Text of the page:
Float Tubes

Discussion in 'Watercraft' started by Jaybird28, Dec 26, 2003.

  1. Jaybird28

    Jaybird28 Member

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    Santa brought me my first float tube and I'm looking for advise on fishing out of a float. Is it best to cast sinking line or can you have success using floating line?? Besides Pass Lake, does anybody know of any other Western Wash. lakes open now and are desent float lakes?

    Any advise would be appreciated.
     
  2. Preston

    Preston Active Member

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    No reason why you shouldn't be able to use any technique from a float tube. Trolling leech patterns with floating or sinking lines is popular, casting to rising fish with dries can be very effective when the fish are up on Callibaetis mayflies or damselflies. Casting and retrieving damsel or dragonfly nymph imitations can work well around weed beds and along shorelines. Probably the single most popular stillwater technique is fishing an imitation of a chironomid pupa under a strike indicator.
     
  3. ceviche

    ceviche Active Member

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    Toward the south end of Whidbey Island is Lone Lake (found going north on Bayview Rd off the main hwy). It's a year-round lake.

    To further discover lakes on your own, I'd suggest first scouring the regs book for the fly fishing and selective gear lakes that are open. Second, hit the WDFW website to check which lakes were planted with Triploid or otherwise trophy sized fish. In this case, you have to check back with the regs to see if they're open. Next, check the DeLorme's Gazetteer to look for indications that a given lake is overly developed--that is, encircled with the kinds of roads that indicate tons of houses. If the lake is caged-up with streets, avoid it--it's probably been over-fished by the people living in those waterfront houses. If you notice that there is little to no development, have heart. And, above all, be sure to check <www.washingtonlakes.com>. That's a great resource that will help you find the lakes closest to home and then further away. WL.com has a clickable map that's divided up by county. Very useful! Good luck.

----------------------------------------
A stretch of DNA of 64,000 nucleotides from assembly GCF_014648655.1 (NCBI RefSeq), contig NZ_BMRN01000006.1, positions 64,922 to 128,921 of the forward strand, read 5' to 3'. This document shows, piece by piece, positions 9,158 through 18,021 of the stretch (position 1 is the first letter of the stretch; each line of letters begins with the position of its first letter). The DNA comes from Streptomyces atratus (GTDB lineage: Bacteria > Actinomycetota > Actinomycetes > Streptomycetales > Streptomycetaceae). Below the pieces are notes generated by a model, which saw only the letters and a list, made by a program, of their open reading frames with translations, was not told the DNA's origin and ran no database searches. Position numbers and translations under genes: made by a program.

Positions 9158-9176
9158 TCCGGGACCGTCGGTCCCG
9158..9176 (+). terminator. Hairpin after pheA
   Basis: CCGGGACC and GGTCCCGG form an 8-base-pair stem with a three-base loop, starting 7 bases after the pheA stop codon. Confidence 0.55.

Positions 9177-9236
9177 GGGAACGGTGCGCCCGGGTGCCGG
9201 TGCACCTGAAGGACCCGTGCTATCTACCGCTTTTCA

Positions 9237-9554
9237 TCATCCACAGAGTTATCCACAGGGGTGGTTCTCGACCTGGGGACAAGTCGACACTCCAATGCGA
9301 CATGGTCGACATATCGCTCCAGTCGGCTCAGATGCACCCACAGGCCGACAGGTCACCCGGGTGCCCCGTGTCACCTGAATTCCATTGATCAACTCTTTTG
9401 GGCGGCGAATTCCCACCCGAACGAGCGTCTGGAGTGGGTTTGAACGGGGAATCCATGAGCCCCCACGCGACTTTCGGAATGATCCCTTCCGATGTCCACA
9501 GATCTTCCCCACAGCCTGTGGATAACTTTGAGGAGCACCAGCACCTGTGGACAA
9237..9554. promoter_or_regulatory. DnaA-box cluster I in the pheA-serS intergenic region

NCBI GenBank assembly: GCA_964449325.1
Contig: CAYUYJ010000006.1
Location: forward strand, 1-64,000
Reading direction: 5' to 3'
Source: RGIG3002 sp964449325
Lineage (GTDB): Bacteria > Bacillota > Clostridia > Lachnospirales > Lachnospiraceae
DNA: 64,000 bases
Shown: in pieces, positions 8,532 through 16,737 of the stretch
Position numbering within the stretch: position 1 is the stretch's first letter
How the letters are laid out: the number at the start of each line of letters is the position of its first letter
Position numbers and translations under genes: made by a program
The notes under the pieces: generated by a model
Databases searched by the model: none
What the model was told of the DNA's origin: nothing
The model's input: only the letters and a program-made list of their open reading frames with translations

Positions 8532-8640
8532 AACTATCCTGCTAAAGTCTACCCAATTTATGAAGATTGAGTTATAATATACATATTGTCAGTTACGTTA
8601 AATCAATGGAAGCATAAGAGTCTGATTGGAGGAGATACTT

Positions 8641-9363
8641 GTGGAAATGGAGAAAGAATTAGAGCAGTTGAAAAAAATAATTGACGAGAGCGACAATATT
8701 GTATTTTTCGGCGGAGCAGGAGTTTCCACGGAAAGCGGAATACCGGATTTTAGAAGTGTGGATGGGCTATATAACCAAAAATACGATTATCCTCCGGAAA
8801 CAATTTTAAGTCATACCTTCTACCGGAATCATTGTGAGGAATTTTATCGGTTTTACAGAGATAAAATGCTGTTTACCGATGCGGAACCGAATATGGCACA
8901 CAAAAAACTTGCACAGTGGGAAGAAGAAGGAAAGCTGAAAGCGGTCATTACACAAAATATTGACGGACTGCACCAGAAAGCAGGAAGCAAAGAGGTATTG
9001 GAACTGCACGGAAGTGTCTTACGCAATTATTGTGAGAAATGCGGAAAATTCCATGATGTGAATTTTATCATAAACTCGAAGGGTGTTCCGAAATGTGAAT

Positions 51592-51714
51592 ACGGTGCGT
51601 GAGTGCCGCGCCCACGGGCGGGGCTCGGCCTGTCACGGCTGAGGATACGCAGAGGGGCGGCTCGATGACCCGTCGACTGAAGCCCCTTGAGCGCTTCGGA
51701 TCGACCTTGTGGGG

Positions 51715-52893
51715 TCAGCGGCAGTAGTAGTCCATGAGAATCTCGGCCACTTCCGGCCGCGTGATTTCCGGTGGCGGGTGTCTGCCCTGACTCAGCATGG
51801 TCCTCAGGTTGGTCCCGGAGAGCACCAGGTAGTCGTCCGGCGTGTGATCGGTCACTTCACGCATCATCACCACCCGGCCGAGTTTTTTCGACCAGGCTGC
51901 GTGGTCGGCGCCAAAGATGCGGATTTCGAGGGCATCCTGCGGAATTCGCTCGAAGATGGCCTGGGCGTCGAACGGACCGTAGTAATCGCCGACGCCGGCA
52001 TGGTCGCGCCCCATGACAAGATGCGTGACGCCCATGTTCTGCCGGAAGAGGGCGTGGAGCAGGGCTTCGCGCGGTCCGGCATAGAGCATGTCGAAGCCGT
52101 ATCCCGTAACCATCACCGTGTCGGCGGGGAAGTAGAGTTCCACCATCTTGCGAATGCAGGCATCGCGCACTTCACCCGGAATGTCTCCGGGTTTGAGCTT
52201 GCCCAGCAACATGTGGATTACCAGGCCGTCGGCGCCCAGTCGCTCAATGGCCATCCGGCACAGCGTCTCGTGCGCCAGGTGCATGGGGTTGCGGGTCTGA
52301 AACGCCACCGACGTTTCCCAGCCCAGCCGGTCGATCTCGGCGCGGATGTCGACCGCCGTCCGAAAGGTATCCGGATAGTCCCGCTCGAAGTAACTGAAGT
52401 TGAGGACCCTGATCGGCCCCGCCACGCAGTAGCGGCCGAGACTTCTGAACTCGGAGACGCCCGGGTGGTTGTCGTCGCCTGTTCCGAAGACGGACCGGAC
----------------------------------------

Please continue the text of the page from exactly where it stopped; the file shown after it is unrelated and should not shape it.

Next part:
4. Stephen Rice

    Stephen Rice Senior Member

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    What I want to know is do you have to where chest high waders with those float tubes or can you get away with Guide pants?
    Steve
     
  5. Mike Etgen

    Mike Etgen Not Quite A Luddite, But Can See One From Here

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    New River Mike

    In Mason County, about thirty minutes from Bremerton, is a year-round fly-fishing only lake called Cady Lake. I just did stumble onto it last weekend while hunting for a home or land out that way, since my wife and I just recently moved. I haven't fished it yet, but here's a link you can look at for further info:

    http://www.washingtonlakes.com/mason.htm

    And in my opinion, yes, you definitely need chest waders in a float tube!